I once worked on a client project where we suggested internal and external stakeholder interviews during our sprint zero. The client came back and said there were 24 people she wanted me to interview. These 24 people were both a range of people with useful experiences and knowledge but also crucial to get 'on board' with the project at an early stage. When we costed this, it soon became clear that this wasn't going to be possible as most of the budget would be used before we'd even got started on the project. We scaled back the number of interviews and did further research later in the project instead. I would also have had no problem suggesting internal focus groups if the team dynamics and company culture had been right for it.  

'Buy in' is such an important thing for a lot of projects, especially when a big change occurs to a service or product. Involving people in research - both directly and indirectly can be crucial to its effectiveness as I've written about previously in the Danger of the Big Research Reveal

"...the times I've seen the most 'lightbulb' moments have been when clients, producers or designers have been fully immersed in the research process and not just a receiver of research findings. Just like in design/client relationships, there is a real danger with a 'big reveal' for research projects too. The Research Debrief, PowerPoint strategy or the 32 page report is not the research. It's an artefact of a conversation, of a collaboration. Being involved in the process is the research and will give you, the decision maker, the insights you need."

There are plenty of ways to involve people in research. I've used plenty of methods including getting my clients at CERN to do their own internal interviews with people we were designing a new app for; sending BBC Wales Senior Managers on 'home visits' to meet their audiences in the context of their own homes and observe life during the early evening when the BBC news programmes are scheduled; I've used members of the audience in ideas workshops; and I've got designers designing their own surveys and running user interviews. I have also commissioned focus groups and invited along managers and production staff to observe them. Yes, in fact, I spent a large portion of BBC Wales's sizeable research budget on focus groups. And it was money well spent for the most part. I have worked with some really fantastic researchers at Market Research agencies in the UK who are smart and progressive and aren't afraid to suggest bold methodologies. I have watched many really well facilitated focus groups by these very researchers. It's quite a skill to do well and I have to say that after facilitating groups myself, it's easier to sit on the sidelines and find fault.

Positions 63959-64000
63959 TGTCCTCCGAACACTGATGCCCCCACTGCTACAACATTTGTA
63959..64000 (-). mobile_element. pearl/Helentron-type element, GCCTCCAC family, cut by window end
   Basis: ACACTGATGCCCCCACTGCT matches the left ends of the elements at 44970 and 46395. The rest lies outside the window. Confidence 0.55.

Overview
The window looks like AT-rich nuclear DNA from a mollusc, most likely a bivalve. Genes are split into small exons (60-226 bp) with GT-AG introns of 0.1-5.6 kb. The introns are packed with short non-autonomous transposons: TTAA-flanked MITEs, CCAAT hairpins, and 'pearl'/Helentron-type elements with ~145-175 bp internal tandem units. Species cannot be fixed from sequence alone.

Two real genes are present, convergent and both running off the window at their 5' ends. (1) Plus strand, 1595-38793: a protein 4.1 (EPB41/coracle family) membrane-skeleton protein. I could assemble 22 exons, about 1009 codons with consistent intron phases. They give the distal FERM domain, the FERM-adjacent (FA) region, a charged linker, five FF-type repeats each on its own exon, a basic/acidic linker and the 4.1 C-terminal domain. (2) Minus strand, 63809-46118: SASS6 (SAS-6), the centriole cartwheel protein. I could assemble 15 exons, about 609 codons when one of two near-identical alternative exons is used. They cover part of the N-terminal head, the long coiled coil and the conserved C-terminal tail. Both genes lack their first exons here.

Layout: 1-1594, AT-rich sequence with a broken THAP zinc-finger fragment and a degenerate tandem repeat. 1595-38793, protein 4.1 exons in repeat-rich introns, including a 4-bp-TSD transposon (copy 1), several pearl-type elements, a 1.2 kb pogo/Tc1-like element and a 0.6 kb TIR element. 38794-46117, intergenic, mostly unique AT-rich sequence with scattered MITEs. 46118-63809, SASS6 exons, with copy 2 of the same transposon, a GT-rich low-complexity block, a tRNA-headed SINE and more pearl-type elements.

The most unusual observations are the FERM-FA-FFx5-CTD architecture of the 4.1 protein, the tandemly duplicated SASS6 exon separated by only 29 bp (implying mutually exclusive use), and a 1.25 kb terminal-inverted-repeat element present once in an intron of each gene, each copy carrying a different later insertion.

Group discussions can be extremely useful and can evoke responses that interviews might not (if well recruited). Some of the most interesting and useful focus groups I watched were where the moderator used collaborative techniques such as respondent mood boards to produce visual representations of a brand. This kind of exercise really doesn't work well with individuals and needs pairs or more to help tease out interesting discussions. I've seen this work well with card sorting for IA too. Another example of groups being more useful than depth interviews is topics that people have very strong opinions about and can be recruited accordingly such as TV 'soap' fans. The context of TV viewing is often social so friendship groups are a perfect example of a good way to get around people feeling nervous to share their opinions in front of strangers. Watching people argue about whether Eastenders or Coronation Street is best was very enlightening!

An interview situation is also an artificial construct and especially when 'user testing' in a 'lab'. I'm not a big fan of labs but understand the reasons for when they are necessary, some of which I have talked about - people being able to observe research, cost effectiveness, ease of managing and so on. You could throw the same criticisms at labs that Erika throws at focus groups: